The Green Planet

£14.99

The Green Planet opens with a reminder that all plants, all around us, photosynthesise to turn ‘sunlight into food‘. Thereafter, they release oxygen . What’s more, ‘it takes about eight trees to provide one human with the oxygen they need for a year’. 

From this point, we’re taken on a global tour from rainforest to desert, woods, to underwater, in order to realise every setting’s unique behaviour and residents. Therefore, when we journey to the tropical worlds, we sight the ‘siege’ for seeds that drop from the forest heights to the floor. It seems insects, mammals and fungi await this food source. So, how do plants adapt and ensure new shoots might grow?

Then again, we see the desperate search for water upon the desert worlds, and how plants that live there  ‘steal, store and secure their water‘, or even snooze util the rains might arrive. Plants that live in underwater climes, meanwhile, must ‘peek able the surface to flower’. It’s at this point that they attract a pollinator and set seed.

We realise the fine balance for our Green Planet. What’s more, we realise the human impact upon and the responsibility for this balance. Bookwagon recommends this essential, beautifully composed and presented title to classrooms and households.

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Description

The Green Planet

Leisa Stewart- Sharpe, illustrated by Kim Smith

(Penguin Random House)- hardback

‘All around us, plants are busy taking in light, breathing out oxygen and releasing water’The Green Planet coincides with the release of the BBC television series of the same name, from Sir David Attenborough. It examines how plants  work ‘their magic’ upon the Earth, from roots that absorb water, to the oxygen generated ‘back into the air through the leaves’.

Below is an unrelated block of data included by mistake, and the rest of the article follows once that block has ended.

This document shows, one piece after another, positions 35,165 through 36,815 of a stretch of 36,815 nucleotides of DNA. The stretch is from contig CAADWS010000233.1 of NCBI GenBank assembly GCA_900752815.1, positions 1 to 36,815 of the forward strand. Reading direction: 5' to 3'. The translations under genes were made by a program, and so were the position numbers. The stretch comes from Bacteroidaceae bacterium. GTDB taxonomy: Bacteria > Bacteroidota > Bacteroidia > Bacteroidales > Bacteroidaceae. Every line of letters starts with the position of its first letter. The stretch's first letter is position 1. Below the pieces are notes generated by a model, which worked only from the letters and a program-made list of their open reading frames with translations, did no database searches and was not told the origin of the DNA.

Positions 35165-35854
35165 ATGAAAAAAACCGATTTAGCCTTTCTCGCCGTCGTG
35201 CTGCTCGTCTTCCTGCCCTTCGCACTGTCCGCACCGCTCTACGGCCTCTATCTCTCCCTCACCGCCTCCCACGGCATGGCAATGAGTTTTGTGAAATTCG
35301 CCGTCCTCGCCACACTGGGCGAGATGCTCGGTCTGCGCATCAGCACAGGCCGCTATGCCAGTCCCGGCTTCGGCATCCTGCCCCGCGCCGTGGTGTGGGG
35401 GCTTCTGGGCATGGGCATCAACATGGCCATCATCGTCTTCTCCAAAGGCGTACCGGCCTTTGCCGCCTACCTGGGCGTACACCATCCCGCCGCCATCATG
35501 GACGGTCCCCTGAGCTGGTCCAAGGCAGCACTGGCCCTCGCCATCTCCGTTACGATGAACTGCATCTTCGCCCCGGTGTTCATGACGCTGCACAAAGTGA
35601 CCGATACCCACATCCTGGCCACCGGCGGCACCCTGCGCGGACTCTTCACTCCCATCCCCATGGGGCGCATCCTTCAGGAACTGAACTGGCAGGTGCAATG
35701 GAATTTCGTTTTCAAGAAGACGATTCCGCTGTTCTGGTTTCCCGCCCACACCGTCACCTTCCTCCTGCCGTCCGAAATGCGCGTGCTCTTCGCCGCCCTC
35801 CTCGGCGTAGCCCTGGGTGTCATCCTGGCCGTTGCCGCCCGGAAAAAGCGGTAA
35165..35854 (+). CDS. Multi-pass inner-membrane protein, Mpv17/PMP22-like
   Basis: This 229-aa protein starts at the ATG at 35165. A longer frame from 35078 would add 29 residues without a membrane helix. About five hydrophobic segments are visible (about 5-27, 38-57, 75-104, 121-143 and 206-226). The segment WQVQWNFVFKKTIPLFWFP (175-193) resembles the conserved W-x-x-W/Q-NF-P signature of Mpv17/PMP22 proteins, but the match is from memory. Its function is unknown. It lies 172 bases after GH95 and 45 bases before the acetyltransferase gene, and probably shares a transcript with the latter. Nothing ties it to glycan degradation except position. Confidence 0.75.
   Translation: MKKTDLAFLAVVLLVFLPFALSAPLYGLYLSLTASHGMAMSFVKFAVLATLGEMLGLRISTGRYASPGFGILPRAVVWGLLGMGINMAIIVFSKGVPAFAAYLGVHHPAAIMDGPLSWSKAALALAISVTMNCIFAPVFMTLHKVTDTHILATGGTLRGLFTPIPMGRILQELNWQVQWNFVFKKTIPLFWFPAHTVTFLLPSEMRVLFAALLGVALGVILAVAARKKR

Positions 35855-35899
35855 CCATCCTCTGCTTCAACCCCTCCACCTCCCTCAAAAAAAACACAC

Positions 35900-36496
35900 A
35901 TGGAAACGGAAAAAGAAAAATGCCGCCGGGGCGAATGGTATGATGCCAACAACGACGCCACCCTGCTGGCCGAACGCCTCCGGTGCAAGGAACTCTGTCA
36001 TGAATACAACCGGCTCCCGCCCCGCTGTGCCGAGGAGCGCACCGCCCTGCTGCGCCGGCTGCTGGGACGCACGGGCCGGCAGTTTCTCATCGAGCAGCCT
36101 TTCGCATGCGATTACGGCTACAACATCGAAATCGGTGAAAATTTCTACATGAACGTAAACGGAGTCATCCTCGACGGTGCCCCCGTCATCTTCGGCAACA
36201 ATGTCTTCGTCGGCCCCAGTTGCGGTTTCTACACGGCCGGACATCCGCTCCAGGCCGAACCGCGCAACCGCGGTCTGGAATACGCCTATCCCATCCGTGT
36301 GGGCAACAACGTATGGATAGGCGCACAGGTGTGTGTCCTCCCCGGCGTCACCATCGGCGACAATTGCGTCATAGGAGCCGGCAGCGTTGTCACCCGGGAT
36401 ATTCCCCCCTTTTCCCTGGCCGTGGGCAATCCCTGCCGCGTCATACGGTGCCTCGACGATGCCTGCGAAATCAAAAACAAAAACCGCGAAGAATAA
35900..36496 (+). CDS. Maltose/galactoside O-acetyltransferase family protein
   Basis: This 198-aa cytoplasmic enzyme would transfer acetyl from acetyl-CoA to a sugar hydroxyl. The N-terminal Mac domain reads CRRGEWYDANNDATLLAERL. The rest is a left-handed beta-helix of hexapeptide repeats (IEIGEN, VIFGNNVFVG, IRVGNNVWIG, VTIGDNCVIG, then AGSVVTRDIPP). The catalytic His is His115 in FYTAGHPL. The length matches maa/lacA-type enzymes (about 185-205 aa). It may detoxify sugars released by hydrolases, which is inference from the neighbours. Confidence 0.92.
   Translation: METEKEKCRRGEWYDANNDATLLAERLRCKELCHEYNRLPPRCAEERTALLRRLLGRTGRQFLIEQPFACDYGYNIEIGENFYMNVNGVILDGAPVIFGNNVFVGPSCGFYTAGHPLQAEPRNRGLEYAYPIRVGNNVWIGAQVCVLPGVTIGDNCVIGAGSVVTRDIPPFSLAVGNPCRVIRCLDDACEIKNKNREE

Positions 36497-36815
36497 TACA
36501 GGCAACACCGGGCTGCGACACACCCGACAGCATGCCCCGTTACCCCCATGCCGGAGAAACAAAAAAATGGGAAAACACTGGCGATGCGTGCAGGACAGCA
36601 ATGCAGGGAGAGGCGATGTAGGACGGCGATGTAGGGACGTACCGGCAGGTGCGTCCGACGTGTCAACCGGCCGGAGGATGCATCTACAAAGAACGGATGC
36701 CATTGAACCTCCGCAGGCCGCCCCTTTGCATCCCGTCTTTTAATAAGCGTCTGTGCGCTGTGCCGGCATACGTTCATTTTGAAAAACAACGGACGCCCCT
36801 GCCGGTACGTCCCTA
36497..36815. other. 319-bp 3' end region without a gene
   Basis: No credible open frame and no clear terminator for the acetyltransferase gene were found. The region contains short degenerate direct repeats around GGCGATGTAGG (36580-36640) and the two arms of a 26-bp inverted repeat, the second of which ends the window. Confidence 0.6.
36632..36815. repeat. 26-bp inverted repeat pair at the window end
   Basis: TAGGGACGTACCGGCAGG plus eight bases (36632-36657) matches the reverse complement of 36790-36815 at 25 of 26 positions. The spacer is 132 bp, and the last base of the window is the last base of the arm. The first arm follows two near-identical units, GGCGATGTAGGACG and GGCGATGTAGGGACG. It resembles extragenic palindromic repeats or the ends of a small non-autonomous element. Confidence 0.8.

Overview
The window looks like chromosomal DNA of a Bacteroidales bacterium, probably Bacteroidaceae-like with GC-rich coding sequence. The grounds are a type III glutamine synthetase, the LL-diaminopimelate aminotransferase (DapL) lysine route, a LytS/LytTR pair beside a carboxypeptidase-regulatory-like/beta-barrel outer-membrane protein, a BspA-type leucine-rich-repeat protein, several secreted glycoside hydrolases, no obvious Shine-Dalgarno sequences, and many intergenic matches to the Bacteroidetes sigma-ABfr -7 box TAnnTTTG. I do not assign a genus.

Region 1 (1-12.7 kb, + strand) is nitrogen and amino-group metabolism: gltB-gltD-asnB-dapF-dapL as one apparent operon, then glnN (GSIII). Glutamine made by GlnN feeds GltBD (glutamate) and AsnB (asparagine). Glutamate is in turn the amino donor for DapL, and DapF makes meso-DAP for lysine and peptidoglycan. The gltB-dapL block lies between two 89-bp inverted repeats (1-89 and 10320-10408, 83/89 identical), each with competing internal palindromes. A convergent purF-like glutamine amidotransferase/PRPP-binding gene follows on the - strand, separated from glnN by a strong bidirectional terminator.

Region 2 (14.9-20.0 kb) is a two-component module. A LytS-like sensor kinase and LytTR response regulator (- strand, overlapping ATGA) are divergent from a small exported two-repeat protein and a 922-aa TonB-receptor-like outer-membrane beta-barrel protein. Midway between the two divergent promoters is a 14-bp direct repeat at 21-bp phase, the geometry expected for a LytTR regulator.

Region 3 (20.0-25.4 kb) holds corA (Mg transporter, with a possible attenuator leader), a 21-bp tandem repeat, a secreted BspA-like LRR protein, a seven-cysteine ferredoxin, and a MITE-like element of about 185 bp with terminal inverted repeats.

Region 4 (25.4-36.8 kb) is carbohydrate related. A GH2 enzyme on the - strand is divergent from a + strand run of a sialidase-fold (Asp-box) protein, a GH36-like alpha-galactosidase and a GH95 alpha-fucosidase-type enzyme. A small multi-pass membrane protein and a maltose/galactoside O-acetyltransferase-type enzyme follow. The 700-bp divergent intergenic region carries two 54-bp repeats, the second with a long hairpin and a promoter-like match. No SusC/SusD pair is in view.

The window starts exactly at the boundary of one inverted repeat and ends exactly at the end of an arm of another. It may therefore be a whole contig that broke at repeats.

The book opens by describing the different ways that plants reproduce, from spores, to pollen or cloning. Thereafter, in a bold portrait page, we reach to the skies, like the trees of the rainforest, in the battle for light. It seems ‘competition is fierce‘. What’s more, the rainforest is a place of rich opportunity for new life, hunting, drinking and surviving. While we learn how ‘shrew poo‘ provides nitrogen in the starved Borneo forests, we travel further into ‘tropical worlds‘ to meet a host of different inhabitants. These includes vampires and silverleaf desmodum, bearded pigs and leaf cutter ants. Then again, we move to other settings, from desert worlds, where plants fight for water, to the sands, and water worlds. Along the way, we have a thorough examination of each terrain, its adaptations, inhabitants, struggles and idiosyncrasies.
Like Who Makes a Forest?, The Green Planet is a confident, informed and thorough resource. However, it is also rich and fascinating reading. Bookwagon loves and recommends this magnificent title to all our readers. This is a book that merits a place on bookshelves in places at home, and in classrooms.

 

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